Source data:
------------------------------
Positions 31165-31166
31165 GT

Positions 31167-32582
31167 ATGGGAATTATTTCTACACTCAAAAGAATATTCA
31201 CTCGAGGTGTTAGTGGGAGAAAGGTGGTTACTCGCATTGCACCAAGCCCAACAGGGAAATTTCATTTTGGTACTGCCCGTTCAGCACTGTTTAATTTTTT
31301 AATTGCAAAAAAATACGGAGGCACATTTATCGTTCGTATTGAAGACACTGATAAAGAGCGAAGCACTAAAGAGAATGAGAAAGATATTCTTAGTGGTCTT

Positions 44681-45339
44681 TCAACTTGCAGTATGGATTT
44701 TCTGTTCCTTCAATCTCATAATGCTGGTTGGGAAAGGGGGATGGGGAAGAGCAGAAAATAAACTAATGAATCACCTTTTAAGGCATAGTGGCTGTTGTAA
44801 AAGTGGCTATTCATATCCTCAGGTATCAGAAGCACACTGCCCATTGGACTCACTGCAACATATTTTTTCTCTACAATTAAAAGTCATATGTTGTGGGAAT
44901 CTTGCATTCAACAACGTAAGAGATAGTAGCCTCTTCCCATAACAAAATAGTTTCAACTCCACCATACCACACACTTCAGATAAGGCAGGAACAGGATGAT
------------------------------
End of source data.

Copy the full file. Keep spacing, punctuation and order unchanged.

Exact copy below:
Positions 31165-31166
31165 GT

Positions 31167-32582
31167 ATGGGAATTATTTCTACACTCAAAAGAATATTCA
31201 CTCGAGGTGTTAGTGGGAGAAAGGTGGTTACTCGCATTGCACCAAGCCCAACAGGGAAATTTCATTTTGGTACTGCCCGTTCAGCACTGTTTAATTTTTT
31301 AATTGCAAAAAAATACGGAGGCACATTTATCGTTCGTATTGAAGACACTGATAAAGAGCGAAGCACTAAAGAGAATGAGAAAGATATTCTTAGTGGTCTT

Positions 44681-45339
44681 TCAACTTGCAGTATGGATTT
44701 TCTGTTCCTTCAATCTCATAATGCTGGTTGGGAAAGGGGGATGGGGAAGAGCAGAAAATAAACTAATGAATCACCTTTTAAGGCATAGTGGCTGTTGTAA
44801 AAGTGGCTATTCATATCCTCAGGTATCAGAAGCACACTGCCCATTGGACTCACTGCAACATATTTTTTCTCTACAATTAAAAGTCATATGTTGTGGGAAT
44901 CTTGCATTCAACAACGTAAGAGATAGTAGCCTCTTCCCATAACAAAATAGTTTCAACTCCACCATACCACACACTTCAGATAAGGCAGGAACAGGATGAT